I've done several "road trip" post in the past, but this is about a couple of recent excursions into the East Tennessee countryside. Search "road trip" to see past postings.
Sometimes it's more than the three of us, but normally the central occupants of Gary's "bow-tie" pickup are Gary, the driver, Dr. Ahler, the navigator and historian, and me, the historical photographer.
The three of us rarely know where we're going until we finally leave Dr. Ahler's house and turn onto the main road. He then almost instantly knows where he'd like to go, which way he wants to get there, and what he is looking to obtain! Having traveled the main roads, the back roads, and even the deeper less-traveled gravel roads of East Tennessee during his "circuit riding" doctoring days, he pretty much knows his way around the area. At about 81, he still has a sharp vivid memory of the directions, farms and houses along the way, and even names of families, and acquaintances, he encountered in his travels to and from various hospitals in the area.
He directs Gary along the route he wants to go, and sometimes argues with the female GPS voice coming from the dash! He is often right too, but he has not yet given in to trusting all the "newfangled" technology. He relies instead, on directions from the rising or setting sun, mountain escarpments, big oak trees, property lines, ponds, lakes, and gut feelings.
I sit quietly in the back, listening to his tales and yarns from yesteryear, knowing that this elderly gentlemen has had a colorful life, and isn't giving up easily to his aches and pains. He has and will live his life as aggressively as possible. While he's doing this, Gary and I are reaping the benefits of what he's seen and what he wants to see before his time is finished. Therefore, our lives will also be blessed by his knowledge, conservative views, and friendship!
A couple of Saturdays ago, which is generally the day we travel, four of us, that day we included Benny, a childhood friend, and ended up at the Mayfield Dairy Visitor Center near Englewood, TN. Our primary goal had been to reach a new Mennonite store near that community. After picking up some vegetables and a watermelon apiece, the Visitor Center was just an added surprise for me.
I had no idea where I was, and they weren't really sure, but all of a sudden we turned onto the blacktop and there was "Maggie" the cow! I knew then I was about to sample some great ice cream!
Supermarkets in East Tennessee are full of numerous varieties of their ice cream, but at the visitor center you can sample experimental flavors that are either not yet in stores, or may never be in stores. It's always a treat!
Dr. Ahler and Benny enjoyed a quiet moment sitting in the shade finishing off their dip choices.
This past Saturday, even Dr. Ahler was not sure where we were. We had made so many twists and turns that he was confused, but only for a few minutes. We are never lost, but we do, on occasion get turned around.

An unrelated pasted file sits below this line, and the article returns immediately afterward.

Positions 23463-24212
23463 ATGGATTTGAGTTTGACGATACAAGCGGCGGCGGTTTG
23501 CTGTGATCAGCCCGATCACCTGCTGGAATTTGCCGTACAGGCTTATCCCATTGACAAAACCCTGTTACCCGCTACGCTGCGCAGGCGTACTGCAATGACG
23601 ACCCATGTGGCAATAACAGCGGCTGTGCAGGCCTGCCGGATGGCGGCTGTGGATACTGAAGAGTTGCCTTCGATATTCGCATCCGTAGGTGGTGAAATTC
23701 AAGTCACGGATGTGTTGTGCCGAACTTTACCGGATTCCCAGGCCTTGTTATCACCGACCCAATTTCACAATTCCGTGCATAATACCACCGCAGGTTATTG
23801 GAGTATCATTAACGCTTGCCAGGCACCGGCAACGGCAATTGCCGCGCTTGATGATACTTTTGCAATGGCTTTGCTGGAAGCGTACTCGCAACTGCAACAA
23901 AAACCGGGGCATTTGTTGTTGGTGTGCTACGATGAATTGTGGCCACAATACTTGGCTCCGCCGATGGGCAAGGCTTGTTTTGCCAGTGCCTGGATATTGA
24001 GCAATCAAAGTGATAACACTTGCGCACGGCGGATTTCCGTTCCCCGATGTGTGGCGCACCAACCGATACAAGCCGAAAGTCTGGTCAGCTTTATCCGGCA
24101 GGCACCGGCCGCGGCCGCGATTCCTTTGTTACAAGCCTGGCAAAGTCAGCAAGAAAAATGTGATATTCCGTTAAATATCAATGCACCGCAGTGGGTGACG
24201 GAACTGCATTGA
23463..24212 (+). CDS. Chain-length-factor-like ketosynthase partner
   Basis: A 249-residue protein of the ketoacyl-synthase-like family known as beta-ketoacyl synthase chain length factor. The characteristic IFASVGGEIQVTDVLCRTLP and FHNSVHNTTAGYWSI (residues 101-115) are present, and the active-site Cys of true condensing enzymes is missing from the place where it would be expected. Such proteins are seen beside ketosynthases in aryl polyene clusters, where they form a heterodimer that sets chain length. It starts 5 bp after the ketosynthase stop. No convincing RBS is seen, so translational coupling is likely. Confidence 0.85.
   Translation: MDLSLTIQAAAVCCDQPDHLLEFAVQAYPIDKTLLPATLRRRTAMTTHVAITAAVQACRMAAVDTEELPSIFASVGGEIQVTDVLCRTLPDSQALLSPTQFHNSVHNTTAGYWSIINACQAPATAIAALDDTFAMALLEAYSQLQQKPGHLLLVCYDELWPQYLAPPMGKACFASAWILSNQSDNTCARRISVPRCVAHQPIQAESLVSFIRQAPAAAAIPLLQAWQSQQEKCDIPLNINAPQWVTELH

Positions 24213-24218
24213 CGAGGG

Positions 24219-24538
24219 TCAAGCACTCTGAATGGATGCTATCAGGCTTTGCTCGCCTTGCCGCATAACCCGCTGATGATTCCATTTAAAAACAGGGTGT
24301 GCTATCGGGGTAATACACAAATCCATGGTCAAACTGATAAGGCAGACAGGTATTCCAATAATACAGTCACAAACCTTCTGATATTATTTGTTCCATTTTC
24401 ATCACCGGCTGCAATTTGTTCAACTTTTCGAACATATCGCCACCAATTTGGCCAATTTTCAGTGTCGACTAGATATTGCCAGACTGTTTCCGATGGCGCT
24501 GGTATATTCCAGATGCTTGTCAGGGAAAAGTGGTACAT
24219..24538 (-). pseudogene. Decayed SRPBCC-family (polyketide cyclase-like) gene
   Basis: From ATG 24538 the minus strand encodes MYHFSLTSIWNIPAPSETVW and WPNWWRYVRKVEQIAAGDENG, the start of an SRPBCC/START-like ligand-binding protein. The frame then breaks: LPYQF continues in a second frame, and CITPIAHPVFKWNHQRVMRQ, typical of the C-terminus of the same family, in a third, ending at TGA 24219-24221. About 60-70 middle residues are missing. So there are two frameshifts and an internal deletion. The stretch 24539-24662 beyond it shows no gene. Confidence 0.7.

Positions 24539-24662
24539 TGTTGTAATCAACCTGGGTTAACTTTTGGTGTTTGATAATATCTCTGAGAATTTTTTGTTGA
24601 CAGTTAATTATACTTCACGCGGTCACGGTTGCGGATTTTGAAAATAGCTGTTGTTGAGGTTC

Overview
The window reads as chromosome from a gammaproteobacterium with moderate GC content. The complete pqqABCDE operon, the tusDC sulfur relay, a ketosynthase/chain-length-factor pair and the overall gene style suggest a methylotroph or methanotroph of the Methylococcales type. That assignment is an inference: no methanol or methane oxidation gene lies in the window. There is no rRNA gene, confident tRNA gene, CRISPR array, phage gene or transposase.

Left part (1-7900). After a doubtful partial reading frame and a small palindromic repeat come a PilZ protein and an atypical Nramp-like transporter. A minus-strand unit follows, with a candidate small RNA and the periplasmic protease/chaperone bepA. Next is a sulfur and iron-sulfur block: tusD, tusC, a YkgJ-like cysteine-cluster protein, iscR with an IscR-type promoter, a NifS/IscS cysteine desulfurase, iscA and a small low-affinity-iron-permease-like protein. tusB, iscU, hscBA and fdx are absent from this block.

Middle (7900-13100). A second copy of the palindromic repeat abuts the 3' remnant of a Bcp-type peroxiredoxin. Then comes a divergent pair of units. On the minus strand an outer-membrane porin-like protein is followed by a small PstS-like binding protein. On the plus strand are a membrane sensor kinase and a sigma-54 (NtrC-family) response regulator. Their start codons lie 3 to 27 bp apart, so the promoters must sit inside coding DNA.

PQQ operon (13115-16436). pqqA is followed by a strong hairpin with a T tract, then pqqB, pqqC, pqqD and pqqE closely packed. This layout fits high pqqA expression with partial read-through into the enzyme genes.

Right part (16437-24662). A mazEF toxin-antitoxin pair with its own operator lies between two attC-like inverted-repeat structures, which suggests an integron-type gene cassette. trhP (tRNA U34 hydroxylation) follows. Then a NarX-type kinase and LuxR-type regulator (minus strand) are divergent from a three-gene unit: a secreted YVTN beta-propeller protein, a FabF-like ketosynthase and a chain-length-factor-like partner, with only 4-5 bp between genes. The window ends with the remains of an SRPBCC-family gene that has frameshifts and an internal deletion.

This trip we were on an apple hunt! There are several stores, fruit markets, and stands all up and down most all roads in Tennessee, and East Tennessee roads are no exception.
Finally, we turned down one last road and there was one of the biggest in the area. Wooden's Apple House, in Bledsoe County, has many varieties of apples and their orchards stretch right up to the parking lot. Picking your own is prohibited, but who cares when the store provides all you could ever eat or even carry!
They also have a bakery inside where you can sample apple turnovers and other treats made on premise, with their own apples.
On down the road, we find other stands, wholesale/retail warehouses, and fruit markets to tempt us into buying more than we need.
All along these back roads we are slowed by the trucks carrying empty baskets and Mexican field laborers. Some of the people in the area are transit workers, but many came long ago and set up a good life in the American economy. They own most of the wholesale warehouses, and while stopped at one, I watched workers in the hot fields working on their Saturday.
These fields stretch for acres, with more tomato plants than one could ever count accurately. I wondered how many of us would work these fields today, especially on a "football" Saturday. Us "white folks", and even some of us "black folks", have just become too soft; not willing to work for minimum wage at such menial tasks, in hot dirty conditions. Sounds like Roman history to me!
Anyway, we came away with plastic bags of corn, peaches, Mutsu apples (even a one peck box), and huge tomatoes; one of which I just had with cottage cheese! One of the peaches was my breakfast, and it was so juicy and sweet.
We wind our way back home, down different roads, hoping to surprise our wives with the bounty that we've piled into the backseat. Of course, sometimes we buy too much and have to give some away, but that's the way it is, and always has been, in the South.
It won't be long before we eat our way through our produce and plan another trip to somewhere, yet to be determined; but rest assured Gary and Dr. Ahler will get us there by an interesting circuitous route!